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1 of 1 people found the following review helpful
4.0 out of 5 stars A Quiet Gem of a Novel
Eden Robinson has written a quietly engrossing novel about life on the coast of British Columbia, in the small Haisla town of Kitamaat. Lisa Marie (named after Elvis Presley's daughter) has a gift: she can see spirits, even if she does not understand them. Most troubling, she is visited by a little man with red hair who seems to appear at night in her bedroom just...
Published on Jan. 22 2001 by Debbie Lee Wesselmann

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3.0 out of 5 stars On Odd Book with Layers of Meaning
Although on the surface it seems like a simple coming-of-age story, Monkey Beach by Eden Robinson, has layers of meaning. Native lore and beliefs are tied into the modern day setting, such as the big-foot character called the B'gwus, who shows up during important moments. As well there is a theme of family including the good and bad aspects common to every family. The...
Published on March 25 2011 by Crayonmonster


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1 of 1 people found the following review helpful
4.0 out of 5 stars A Quiet Gem of a Novel, Jan. 22 2001
By 
Debbie Lee Wesselmann (the Lehigh Valley, PA) - See all my reviews
This review is from: Monkey Beach (Hardcover)
Eden Robinson has written a quietly engrossing novel about life on the coast of British Columbia, in the small Haisla town of Kitamaat. Lisa Marie (named after Elvis Presley's daughter) has a gift: she can see spirits, even if she does not understand them. Most troubling, she is visited by a little man with red hair who seems to appear at night in her bedroom just before disaster strikes. But this novel is not about Lisa and her visions of Sasquatchs and talking crows; MONKEY BEACH is about the tender bonds forged in life. Her beloved brother Jimmy has disappeared at sea, and the family can only wait for news. Lisa finds herself looking backwards for answers - in the deaths of her favorite uncle Mick and her grandmother, and in her own and her brother's lives. Through these extensive flashbacks, we begin to understand not only the significance of Jimmy's disappearance but also those he has left behind.
Although I found the ending vaguely disappointing, I enjoyed reading this skillful account of a Haisla family. You can count Eden Robinson in with the more famous names of Louise Erdrich, David Treuer, Susan Powers, and Leslie Marmon Silko as an honest portrayer of First Nation life. Her talents are rich and varied, so I expect to see many more books from her in the future. Readers of literary fiction won't be disappointed.
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1 of 1 people found the following review helpful
5.0 out of 5 stars I loved it, so will you, Sept. 12 2001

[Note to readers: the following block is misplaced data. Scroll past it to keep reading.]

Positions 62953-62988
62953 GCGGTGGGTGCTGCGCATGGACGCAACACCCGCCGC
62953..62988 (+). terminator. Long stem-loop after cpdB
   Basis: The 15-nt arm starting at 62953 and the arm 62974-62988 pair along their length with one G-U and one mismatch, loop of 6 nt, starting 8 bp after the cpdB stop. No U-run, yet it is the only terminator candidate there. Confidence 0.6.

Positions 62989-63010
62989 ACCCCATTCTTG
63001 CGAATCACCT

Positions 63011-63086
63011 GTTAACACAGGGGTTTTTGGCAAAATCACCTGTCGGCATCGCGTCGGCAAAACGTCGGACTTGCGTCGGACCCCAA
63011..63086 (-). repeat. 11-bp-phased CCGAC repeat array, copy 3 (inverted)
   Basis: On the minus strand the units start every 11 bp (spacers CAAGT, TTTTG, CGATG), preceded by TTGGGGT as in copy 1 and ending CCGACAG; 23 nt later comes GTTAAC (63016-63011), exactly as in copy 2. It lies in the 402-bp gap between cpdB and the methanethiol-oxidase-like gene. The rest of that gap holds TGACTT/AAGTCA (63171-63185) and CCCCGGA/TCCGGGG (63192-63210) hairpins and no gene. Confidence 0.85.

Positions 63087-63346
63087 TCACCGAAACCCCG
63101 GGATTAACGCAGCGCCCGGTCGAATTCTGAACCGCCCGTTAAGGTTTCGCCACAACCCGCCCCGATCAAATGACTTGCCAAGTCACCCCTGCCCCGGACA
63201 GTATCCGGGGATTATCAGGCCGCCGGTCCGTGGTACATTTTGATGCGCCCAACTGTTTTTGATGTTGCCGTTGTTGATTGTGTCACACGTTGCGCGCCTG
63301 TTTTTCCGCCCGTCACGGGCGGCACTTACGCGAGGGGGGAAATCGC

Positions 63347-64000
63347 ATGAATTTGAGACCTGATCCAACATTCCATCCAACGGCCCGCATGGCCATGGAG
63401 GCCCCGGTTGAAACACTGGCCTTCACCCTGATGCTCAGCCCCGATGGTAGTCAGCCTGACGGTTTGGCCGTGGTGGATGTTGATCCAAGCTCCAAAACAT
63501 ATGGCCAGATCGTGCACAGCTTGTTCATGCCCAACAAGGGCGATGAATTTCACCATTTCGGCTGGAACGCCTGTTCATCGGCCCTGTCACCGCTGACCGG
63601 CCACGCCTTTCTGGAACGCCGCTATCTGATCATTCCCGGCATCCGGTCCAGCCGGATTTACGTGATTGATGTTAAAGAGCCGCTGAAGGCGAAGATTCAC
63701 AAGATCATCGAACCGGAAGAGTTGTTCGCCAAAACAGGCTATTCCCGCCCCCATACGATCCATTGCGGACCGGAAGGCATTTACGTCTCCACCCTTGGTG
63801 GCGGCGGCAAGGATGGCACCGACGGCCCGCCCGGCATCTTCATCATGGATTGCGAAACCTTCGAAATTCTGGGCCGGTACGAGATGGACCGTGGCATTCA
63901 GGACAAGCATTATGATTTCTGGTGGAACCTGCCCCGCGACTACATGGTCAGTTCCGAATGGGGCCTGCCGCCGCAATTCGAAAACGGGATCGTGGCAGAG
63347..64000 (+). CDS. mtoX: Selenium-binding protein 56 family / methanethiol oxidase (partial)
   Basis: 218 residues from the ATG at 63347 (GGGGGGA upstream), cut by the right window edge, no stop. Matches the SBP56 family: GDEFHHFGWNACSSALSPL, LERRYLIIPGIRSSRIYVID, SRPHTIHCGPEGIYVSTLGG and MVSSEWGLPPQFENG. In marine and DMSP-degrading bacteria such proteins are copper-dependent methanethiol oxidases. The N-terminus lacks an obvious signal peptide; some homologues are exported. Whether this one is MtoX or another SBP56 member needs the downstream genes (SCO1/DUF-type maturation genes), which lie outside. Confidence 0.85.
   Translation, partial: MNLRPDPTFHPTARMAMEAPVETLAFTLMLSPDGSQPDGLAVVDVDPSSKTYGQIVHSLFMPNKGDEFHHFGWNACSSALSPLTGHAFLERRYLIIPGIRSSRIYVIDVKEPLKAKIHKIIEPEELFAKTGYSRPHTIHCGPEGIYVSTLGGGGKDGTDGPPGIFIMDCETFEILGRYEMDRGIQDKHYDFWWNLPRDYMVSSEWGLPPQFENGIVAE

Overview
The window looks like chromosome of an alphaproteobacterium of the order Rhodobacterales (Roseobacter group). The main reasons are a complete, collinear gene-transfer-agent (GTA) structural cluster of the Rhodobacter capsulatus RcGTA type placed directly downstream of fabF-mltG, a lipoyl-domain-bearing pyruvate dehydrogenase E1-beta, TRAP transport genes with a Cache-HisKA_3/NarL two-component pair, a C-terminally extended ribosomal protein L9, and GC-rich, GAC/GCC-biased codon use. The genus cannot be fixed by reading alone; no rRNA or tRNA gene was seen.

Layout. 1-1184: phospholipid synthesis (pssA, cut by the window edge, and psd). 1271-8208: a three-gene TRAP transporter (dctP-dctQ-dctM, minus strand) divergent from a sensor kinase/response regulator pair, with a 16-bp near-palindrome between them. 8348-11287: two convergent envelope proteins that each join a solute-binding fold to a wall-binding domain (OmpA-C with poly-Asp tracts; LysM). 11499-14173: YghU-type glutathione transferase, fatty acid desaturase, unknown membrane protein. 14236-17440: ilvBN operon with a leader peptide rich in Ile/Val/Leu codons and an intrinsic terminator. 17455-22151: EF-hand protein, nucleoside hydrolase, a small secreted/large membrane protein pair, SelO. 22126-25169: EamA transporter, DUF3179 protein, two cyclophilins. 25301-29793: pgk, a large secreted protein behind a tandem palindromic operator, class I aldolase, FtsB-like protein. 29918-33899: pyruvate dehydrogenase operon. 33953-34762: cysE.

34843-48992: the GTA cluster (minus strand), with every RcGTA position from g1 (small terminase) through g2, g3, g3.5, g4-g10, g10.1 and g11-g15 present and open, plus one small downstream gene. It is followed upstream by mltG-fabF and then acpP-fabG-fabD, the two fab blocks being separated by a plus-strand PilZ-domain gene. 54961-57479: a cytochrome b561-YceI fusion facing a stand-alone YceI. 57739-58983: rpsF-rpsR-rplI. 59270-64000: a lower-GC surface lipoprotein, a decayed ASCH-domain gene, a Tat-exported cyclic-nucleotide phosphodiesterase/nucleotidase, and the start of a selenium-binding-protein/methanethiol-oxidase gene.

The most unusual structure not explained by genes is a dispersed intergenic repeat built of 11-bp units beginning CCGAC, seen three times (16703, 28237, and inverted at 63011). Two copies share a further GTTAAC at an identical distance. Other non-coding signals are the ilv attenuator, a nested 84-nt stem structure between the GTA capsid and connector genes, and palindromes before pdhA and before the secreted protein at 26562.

By A Customer
This review is from: Monkey Beach (Hardcover)
I don't usually like coming of age stories about teenage shenanigans but these teenagers are truely original as is the beautiful Northwestcoast setting. I revelled in bays and inlets full of killer whales, and seals, and birds, and ghosts that whisper through the trees, really atmosphereic. My prior knowledge of Northwestcoast Indian mythology and art gave it an added dimension. Read and enjoy.
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5.0 out of 5 stars Monkey Beach Will Captivate You, May 15 2001
By 
f t barrett (Chico, CA, USA) - See all my reviews
This review is from: Monkey Beach (Hardcover)
Monkey Beach by Eden Robinson begins at the end and opens up to take you on a spirally path of a few days' journey that stretches over a child's lifetime. Before you know it, you are connected to the family and the village of Haisla people, and you get a first-hand observation of this family and their tangled lives. The language Robinson uses, skillfully raw, but always making its point felt, gives you an intimate sense of the culture of the book's inhabitants. It is a story well-told, deeply moving, highly absorbing, and alive every moment. It is a treat to those of us who grew up in a different world to learn about a culture, not so unlike the rest of North America, yet with its own disfunctions and foodstuffs and myths. It is also a treat to have such a fine writer as Eden Robinson take her story and give birth to it in print to share it with us. I appreciate the other-world connection and Robinson's use of it as real, tangible. My favorite line in the book is: "As I drove away, I felt deeply comforted knowing that magical things were still living in the world."
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5.0 out of 5 stars Read it one afternoon..., May 1 2001
By 
Zentao (Toronto, Ontario Canada) - See all my reviews
This review is from: Monkey Beach (Hardcover)
Robinson's book is a great "modern" fairy tale that deftly weaves the sad truth about Native Americans such as reserve life, alcohol, poverty and residential schools with an interesting twist of old mythology. There are liberal doses of hard reality such as broken lives due to substance abuse and hard living mixed in with flights of fancy about the "sasquatch" said to be living in the coastal area in the Queen Charlotte islands.
The book captures the crisis moment for a native family when they are told their son's (who is portrayed as somewhat of a golden child) boat has disappeared off of the coast. The family's story, along with most of the village, is told in a series of intertwined flashbacks that really demonstrate Robinson's excellent narrative skills.